“Enticing and intimidating in equal measures, the souk thrills the senses and jangles the nerves” – Lonely Planet, Morrocco.
I sit in the courtyard outside my room, sipping mint tea and chewing on a sweet, oily pastry. It is my first day in Marrakech and I’m trying to summon up the courage to leave the oasis of calm that is my Riad hotel, steeling my nerves for the thorough jangling which the Lonely Planet warns they are about to experience.
The maps in my possession offer little in the way of reassurance. Two or three main thoroughfares are labelled north of the place Djemma El-Fna, but from what I saw when the owner, Hamid, met me at the taxi rank and led me along a warren of tiny, unmarked passageways to the hotel, there are literally hundreds of snaking alleyways joining the dots. How I’d scoffed at the guidebook’s recommendation to bring a compass. Now I can’t help thinking I’d have done well to take it more seriously. Strolling aimlessly, surrendering all sense of direction can be quite liberating sometimes, leading you to places off the beaten track, revealing gems you wouldn’t have otherwise seen. But somehow doing all of this alone is less attractive. And more panic-inducing.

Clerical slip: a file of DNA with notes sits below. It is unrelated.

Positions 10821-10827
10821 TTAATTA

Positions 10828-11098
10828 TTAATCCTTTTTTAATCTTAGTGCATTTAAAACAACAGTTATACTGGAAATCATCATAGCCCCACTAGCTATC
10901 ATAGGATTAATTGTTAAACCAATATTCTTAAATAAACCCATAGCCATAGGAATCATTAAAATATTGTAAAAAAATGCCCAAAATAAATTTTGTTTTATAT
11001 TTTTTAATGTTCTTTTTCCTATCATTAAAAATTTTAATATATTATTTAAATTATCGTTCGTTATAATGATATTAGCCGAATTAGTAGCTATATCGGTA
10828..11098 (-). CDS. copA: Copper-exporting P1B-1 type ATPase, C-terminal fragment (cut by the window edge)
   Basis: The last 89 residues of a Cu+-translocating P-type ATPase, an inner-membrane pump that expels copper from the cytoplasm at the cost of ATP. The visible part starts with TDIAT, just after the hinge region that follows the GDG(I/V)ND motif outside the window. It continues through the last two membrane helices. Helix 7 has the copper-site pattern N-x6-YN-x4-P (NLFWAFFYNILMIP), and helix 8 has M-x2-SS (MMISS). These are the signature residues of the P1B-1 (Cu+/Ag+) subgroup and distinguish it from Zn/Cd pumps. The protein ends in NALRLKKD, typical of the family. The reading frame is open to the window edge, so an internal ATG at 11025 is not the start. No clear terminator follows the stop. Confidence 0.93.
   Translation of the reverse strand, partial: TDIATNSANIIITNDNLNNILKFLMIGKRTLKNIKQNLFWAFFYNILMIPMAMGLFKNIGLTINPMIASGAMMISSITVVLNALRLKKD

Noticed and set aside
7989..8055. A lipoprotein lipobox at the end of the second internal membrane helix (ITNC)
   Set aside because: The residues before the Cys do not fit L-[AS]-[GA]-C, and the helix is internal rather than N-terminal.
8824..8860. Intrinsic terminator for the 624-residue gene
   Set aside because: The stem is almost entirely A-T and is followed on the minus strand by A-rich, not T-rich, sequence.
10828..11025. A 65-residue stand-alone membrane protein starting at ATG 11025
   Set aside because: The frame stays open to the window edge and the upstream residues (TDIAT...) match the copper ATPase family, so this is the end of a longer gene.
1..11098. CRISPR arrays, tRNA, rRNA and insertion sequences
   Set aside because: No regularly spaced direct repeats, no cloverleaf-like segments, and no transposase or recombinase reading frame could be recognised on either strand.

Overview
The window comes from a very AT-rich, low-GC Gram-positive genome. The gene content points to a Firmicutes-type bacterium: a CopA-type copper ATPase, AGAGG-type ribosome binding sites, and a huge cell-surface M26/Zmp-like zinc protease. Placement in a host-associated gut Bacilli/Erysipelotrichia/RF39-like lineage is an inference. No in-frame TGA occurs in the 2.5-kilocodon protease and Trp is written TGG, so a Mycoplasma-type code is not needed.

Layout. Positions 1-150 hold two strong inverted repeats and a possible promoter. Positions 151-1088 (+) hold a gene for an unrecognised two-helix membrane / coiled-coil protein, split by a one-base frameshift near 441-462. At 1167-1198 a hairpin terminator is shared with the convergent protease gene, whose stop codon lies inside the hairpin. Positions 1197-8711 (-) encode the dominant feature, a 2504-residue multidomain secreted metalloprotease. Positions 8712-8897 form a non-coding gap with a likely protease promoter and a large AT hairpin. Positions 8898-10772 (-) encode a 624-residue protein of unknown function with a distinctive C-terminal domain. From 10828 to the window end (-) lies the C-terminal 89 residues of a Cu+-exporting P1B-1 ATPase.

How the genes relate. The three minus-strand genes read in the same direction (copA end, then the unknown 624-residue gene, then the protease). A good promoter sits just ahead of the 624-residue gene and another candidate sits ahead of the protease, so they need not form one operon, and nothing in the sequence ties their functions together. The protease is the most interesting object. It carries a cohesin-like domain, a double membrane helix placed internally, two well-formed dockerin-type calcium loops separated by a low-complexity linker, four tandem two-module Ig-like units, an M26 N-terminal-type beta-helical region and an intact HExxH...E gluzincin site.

The heavy door swings closed behind me and I look back at the entrance, searching for distinguishing features. There is a number 8, but no name. I retrace our steps with care, trying to memorise the route I’d trodden with Hamid half an hour earlier. The passageway snakes left, under a dark tunnel, then right, left and right again. On the wall there is a phone number, an English mobile number it looks like, with the words “poute” below it. A misspelling of the French pute? A girl who led a local on, perhaps? I’ll never know but it will useful later. A marker showing me I’m on the right track home. Finally I’m delivered, blinking in the harsh sunlight, onto what I think must be the rue Mouassine.